HQ – The appearance of pests and diseases, in particular the ‘dragón amarillo’ (yellow dragon), the impact of the weather and a sharp drop in international prices, have the orange sector in a difficult situation. Producers and industry fear a collapse.
The combined factors, plus the effect of the pandemic on the international market, brought this productive sector to a critical condition, according to the representatives of large companies.
The combination of factors had its greatest manifestation when Tico Frut presented a preventive agreement, before the Bankruptcy Court of San José, with the objective of restructuring a debt of US$165.9 million. This was on March 11, 2021.
Since the Huanglongbing (HLB) or citrus greening disease appeared in Costa Rica in February 2011, production has been in trouble, because it is a lethal problem and, therefore, requires an increase in costs to try to control it.
Producers estimate that the cost of maintaining one hectare increased by US$500 per year, due to the need for fumigations against this disease. This represents 20% of the total costs for that area.
Despite the interest of producers to control and sustain the bacteria, today it is present throughout the country and affects, for example, backyard trees or for self-consumption planted in houses.
From those sites with low phytosanitary control, it is believed that the spread of this disease was accentuated, Roberto Aragón, general manager of Tico Frut, and Óscar Arias Moreira, agricultural entrepreneur linked to that sector and former partner of Del Oro, the other great producing and processing company.
The State Phytosanitary Service (SFE) is the entity authorized to eradicate infected backyard trees, but it would have to carry out a yard-by-yard inspection and then justify their removal.
The internal crisis due to the arrival of the yellow dragon was joined by a drop in international prices for concentrated juice, which is not due to excess supply but to changes in consumer habits, explained Arias Moreira.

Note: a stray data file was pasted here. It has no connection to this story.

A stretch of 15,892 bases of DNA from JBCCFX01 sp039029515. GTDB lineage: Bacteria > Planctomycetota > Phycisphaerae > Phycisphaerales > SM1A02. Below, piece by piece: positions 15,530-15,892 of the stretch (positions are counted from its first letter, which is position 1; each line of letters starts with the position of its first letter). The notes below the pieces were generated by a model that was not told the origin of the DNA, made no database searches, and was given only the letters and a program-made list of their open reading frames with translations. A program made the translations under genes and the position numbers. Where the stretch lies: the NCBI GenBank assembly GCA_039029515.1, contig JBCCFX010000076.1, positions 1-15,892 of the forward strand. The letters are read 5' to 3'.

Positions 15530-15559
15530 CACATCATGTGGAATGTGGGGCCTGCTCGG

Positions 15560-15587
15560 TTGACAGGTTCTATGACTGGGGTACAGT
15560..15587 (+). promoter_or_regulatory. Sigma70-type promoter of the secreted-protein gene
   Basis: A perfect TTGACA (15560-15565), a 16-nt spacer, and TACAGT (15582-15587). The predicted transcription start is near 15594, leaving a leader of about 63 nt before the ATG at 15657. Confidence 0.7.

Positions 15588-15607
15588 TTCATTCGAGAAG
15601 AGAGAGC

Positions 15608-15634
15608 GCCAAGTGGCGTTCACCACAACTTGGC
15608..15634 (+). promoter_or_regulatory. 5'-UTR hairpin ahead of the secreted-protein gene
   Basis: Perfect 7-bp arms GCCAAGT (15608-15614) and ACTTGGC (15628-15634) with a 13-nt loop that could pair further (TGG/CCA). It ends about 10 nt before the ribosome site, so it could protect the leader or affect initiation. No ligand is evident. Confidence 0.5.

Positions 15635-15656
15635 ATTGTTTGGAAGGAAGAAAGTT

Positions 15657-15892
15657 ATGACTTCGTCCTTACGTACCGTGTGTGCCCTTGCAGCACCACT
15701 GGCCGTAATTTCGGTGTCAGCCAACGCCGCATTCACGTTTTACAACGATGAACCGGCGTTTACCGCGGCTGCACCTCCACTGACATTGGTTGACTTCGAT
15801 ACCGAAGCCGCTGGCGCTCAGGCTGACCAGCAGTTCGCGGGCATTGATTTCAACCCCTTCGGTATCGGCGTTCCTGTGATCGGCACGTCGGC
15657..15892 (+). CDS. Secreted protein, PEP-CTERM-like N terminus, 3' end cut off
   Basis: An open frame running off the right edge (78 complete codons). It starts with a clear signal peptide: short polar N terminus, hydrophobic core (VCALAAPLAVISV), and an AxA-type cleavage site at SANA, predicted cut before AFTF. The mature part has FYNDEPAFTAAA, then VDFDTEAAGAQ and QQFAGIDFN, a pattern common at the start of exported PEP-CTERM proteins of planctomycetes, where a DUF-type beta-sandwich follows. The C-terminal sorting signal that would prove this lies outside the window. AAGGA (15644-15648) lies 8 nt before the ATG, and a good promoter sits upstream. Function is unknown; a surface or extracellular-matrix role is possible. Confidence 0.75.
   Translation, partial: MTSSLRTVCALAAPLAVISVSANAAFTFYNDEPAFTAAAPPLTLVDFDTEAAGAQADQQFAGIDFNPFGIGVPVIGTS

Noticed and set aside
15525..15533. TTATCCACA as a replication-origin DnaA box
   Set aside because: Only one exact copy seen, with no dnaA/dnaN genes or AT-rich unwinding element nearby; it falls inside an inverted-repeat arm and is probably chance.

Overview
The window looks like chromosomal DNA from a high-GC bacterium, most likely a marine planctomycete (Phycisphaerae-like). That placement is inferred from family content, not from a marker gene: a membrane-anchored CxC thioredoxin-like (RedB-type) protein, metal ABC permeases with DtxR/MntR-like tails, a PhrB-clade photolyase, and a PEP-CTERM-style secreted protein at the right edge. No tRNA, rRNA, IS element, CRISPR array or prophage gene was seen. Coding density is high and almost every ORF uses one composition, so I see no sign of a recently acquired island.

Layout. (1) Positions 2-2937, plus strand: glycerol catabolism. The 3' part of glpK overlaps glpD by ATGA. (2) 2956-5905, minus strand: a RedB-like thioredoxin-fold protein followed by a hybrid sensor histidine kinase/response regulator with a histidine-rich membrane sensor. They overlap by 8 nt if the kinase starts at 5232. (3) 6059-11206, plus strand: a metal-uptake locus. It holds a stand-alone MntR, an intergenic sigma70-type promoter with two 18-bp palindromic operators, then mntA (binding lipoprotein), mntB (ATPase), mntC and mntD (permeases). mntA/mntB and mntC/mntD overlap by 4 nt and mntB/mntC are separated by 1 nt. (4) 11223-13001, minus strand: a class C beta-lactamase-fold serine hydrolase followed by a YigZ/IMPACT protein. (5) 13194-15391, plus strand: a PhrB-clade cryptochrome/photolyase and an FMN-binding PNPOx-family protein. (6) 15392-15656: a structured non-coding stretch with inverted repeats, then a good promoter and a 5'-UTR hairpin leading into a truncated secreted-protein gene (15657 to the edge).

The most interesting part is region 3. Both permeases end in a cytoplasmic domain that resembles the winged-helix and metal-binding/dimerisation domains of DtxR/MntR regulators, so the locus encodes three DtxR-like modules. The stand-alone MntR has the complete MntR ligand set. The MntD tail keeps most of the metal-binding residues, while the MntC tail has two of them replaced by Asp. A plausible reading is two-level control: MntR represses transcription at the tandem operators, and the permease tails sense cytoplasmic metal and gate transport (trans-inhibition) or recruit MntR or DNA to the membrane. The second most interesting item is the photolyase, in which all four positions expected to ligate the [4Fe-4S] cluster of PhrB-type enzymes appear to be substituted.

According to Aragon, the pound (official weight of the stock market in the United States) of solids was around US$2 a little over two years ago and dropped to around US$1.
According to the Investing.com portal, in the week of July 15, 2018, the price of this product averaged US$1.70 per pound of solids, while on June 6, 2021, it closed at an average of US$1.21 a pound. The drop in that period is 29%.
The price problem is not due, in this case, to a supply saturation. On the contrary, the attack of the yellow dragon in Florida, the world’s second largest supplier of concentrate after Brazil, lowered production from 280 million a year to 50 million 40.8-kilo boxes.
What happens then? A change in consumer habits. In the United States, breakfast with orange juice ceased to be an inescapable custom and there were attacks against the amount of natural sugar in that drink.
From that, strong competitors emerged, such as apple juice and others, which continued with the effect on consumption, Arias and Aragón explained separately.
The manager of TicoFrut explained that the impact of the pandemic ended up undermining the consumption of the product. That Costa Rican company, explained his manager, has Coca Cola as a major client, which in turn processes the concentrate and sells it as ready juice to fast food chains.
The closure of the restaurants led Coca Cola to drastically reduce the purchase contracts, Aragón recalled.
Fall in planted area
Before 2010, the number of hectares planted with oranges in Costa Rica fluctuated between 27,000 and 25,000, according to the annual reports of the Executive Secretariat of Agricultural Sector Planning (Sepsa), a technical entity attached to the Ministry of Agriculture and Livestock (MAG).
Precisely a decade ago and in the face of the imminent arrival of the yellow dragon bacteria, the area reached 25,000 hectares.
The planting area fell 11% when comparing 2010 with 2020, while production fell 13% in that period, dropping from 252,000 tons per harvest to 221,975 tons, according to Sepsa reports.
According to Aragón and Moreira, companies and producers are striving to maintain the area, because in the northern part of the country, where the largest plantations are, there is no alternative plan to use the land.
However, they assure that a more dramatic decrease in cultivated hectares is very possible, which would impact the around 6,000 jobs generated by the production and industrialization of oranges in Costa Rica.